US Manufacturing Output Disapointed in August
$DIA, $SPY, $QQQ, $VXX
US factory production fell in August on cutbacks in appliances, home electronics and machinery.
This threatens the market’s hopes for a manufacturing rebound after 2 prior months of gainers.
The US Fed said Thursday factory production dropped 0.4% in August, after an increase of 0.4% in July. A broader measure of industrial output, which includes mines and utilities, also dropped 0.4%.
Manufacturers have struggled for the past 18 months with sluggish global growth, the strong Buck, and reluctance among US CEO’s to spend more on large machinery and equipment.
Machine tool orders are the 1st leading indicator of economic growth.
That lack of spending dragged down factory output 0.4% from a year ago. The slowdown has also cost about 30,000 factory workers their jobs in the past year.
Manufacturing activity is struggling to make any headway.
A 2nd report Thursday suggested the weakness may continue in September. The Federal Reserve Bank of New York said that manufacturing in the state contracted for a 2nd straight month as new orders and shipments fell sharply. Its Empire State manufacturing index rose 2 points but remained at -2. Any reading below Zero indicates contraction.
The USD rose nearly 20% beginning in late Y 2014 through Y 2015 cutting into US exports by making them more expensive, while lowering the price of competing imports.
America’s businesses have cut back their spending this year on machinery, computers and other larger equipment, even as the Fed has kept interest rates low in hopes of spurring more investment. That has lowered demand for manufactured goods.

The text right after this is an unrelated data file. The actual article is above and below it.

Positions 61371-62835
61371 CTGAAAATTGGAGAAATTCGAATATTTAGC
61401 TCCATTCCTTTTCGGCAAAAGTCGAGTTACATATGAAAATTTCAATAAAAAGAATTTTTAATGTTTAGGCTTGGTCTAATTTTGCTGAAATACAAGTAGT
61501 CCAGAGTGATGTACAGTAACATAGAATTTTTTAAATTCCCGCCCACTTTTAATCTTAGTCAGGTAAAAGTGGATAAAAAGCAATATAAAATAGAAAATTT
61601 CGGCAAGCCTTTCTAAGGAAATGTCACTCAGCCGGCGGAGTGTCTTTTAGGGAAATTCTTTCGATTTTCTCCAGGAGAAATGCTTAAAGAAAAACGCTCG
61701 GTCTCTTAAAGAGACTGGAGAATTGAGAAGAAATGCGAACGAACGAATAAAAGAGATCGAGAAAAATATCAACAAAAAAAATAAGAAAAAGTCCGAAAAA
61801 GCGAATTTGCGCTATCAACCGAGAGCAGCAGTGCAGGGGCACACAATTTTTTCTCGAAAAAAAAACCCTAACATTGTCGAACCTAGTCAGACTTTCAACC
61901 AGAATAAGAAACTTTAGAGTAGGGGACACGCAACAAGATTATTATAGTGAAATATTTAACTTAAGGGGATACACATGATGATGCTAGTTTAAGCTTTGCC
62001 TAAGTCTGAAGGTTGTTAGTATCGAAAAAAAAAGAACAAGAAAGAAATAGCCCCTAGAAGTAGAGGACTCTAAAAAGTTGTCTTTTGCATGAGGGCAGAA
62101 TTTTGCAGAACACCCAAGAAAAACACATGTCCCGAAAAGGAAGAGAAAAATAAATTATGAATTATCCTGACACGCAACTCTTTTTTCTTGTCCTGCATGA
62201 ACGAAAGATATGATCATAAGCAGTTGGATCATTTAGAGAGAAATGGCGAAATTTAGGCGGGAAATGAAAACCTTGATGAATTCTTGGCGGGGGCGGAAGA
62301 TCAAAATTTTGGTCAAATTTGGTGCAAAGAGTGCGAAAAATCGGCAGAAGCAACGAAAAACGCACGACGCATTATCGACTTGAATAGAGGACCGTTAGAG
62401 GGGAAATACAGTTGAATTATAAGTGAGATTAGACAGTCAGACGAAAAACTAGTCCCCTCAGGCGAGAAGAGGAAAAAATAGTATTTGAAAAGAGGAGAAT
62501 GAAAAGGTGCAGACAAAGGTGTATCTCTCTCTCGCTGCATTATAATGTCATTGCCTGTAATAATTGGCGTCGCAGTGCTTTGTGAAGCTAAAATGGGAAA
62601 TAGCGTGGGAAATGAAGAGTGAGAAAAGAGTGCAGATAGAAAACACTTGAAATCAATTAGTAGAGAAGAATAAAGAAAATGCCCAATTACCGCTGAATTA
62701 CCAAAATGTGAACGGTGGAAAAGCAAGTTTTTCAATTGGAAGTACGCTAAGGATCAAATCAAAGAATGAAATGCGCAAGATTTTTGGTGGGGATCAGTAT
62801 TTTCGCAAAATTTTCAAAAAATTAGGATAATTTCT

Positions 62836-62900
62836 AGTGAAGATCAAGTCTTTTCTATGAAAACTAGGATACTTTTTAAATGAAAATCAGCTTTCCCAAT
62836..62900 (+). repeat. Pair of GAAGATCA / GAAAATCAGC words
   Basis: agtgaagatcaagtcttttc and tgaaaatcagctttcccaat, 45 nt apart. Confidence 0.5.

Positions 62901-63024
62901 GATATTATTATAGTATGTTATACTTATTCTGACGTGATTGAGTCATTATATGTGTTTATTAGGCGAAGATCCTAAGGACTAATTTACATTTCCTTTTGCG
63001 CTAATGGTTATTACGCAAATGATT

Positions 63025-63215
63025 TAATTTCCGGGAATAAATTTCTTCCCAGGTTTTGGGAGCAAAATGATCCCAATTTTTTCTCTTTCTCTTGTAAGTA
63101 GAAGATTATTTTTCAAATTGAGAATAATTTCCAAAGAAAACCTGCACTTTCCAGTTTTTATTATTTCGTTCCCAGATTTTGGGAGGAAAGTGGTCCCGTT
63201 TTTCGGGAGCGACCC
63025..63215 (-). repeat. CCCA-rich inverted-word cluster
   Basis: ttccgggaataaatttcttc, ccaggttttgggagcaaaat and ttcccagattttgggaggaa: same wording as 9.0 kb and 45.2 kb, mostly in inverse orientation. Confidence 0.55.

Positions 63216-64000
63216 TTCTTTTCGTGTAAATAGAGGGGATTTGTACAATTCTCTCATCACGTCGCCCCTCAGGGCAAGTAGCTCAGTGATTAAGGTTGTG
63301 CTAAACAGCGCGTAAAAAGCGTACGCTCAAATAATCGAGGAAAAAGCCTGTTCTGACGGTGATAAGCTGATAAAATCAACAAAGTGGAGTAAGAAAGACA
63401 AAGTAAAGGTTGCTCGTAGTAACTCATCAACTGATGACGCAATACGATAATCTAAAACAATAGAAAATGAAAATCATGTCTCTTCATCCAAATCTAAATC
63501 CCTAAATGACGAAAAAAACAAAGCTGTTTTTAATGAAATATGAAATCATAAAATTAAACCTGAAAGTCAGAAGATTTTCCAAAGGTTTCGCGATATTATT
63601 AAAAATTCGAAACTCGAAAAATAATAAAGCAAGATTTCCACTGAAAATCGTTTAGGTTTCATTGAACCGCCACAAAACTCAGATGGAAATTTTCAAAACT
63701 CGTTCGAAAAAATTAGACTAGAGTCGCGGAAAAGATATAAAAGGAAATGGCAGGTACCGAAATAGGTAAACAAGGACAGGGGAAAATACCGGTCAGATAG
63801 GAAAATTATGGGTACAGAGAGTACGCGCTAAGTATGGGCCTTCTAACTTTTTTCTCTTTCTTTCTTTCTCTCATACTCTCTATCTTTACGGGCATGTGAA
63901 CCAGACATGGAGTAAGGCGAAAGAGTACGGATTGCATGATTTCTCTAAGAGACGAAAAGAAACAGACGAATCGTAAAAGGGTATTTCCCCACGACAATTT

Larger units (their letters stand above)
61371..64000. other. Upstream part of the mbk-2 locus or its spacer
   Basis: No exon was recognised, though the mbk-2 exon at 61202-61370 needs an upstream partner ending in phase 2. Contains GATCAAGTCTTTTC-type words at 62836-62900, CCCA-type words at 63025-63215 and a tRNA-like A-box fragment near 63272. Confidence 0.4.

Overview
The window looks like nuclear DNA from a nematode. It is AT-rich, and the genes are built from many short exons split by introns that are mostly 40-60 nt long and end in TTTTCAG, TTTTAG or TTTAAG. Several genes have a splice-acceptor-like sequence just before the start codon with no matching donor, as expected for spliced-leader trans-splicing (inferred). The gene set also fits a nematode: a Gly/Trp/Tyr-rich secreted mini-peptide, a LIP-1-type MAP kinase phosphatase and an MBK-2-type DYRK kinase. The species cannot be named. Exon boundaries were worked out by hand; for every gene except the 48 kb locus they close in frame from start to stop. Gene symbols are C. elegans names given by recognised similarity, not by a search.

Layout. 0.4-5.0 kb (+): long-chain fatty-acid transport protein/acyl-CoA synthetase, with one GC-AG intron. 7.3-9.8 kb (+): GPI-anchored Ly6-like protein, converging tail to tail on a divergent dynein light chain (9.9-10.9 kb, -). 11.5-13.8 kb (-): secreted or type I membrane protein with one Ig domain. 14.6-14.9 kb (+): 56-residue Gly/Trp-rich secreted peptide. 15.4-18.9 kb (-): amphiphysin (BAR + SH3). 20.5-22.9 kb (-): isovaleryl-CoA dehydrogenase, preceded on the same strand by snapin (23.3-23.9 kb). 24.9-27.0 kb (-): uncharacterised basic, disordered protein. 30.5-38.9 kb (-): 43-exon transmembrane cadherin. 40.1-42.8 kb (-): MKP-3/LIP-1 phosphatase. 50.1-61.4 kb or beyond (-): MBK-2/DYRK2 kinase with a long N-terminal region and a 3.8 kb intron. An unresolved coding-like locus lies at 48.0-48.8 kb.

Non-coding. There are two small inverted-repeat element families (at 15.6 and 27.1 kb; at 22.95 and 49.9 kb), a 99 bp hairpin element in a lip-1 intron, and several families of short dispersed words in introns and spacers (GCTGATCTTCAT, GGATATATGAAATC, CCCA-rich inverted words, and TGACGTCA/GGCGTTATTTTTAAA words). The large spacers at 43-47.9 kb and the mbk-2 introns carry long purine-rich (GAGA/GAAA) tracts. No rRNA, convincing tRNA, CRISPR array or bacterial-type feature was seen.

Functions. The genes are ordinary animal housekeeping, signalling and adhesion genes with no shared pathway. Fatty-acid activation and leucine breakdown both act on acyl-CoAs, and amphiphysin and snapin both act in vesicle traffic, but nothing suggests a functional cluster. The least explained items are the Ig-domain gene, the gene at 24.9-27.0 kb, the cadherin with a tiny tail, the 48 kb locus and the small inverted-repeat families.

The business spending slump has been led by energy firms, which slashed investment in new steel pipes and machinery after Crude Oil prices began to dive in June of Y 2014.
The Institute for Supply Management’s (ISM) manufacturing index fell sharply last month to 49.4. Any reading below 50 indicates contraction.
A separate report earlier this month from the US Commerce Department showed that factories received more orders in July, a sign that production could pick up in the coming months, but the government has a way of proffering misleading data.
And the Federal Reserve Bank of Philadelphia’s manufacturing gauge rose strongly for the 2nd straight month, pointing to greater output in the mid-Atlantic region.
Thursday, the US major stock market indexes finished at: DJIA +177.71 at 18212.17, NAS Comp +75.92 at 5249.69, S&P 500 +21.49 at 2147.26
Volume: Trade was moderate with about 817-M/shares exchanged on the NYSE:
- Russell 2000: +7.9% YTD
- S&P 500: +5.1% YTD
- NAS Comp: +4.8% YTD
- Dow Jones: +4.5% YTD
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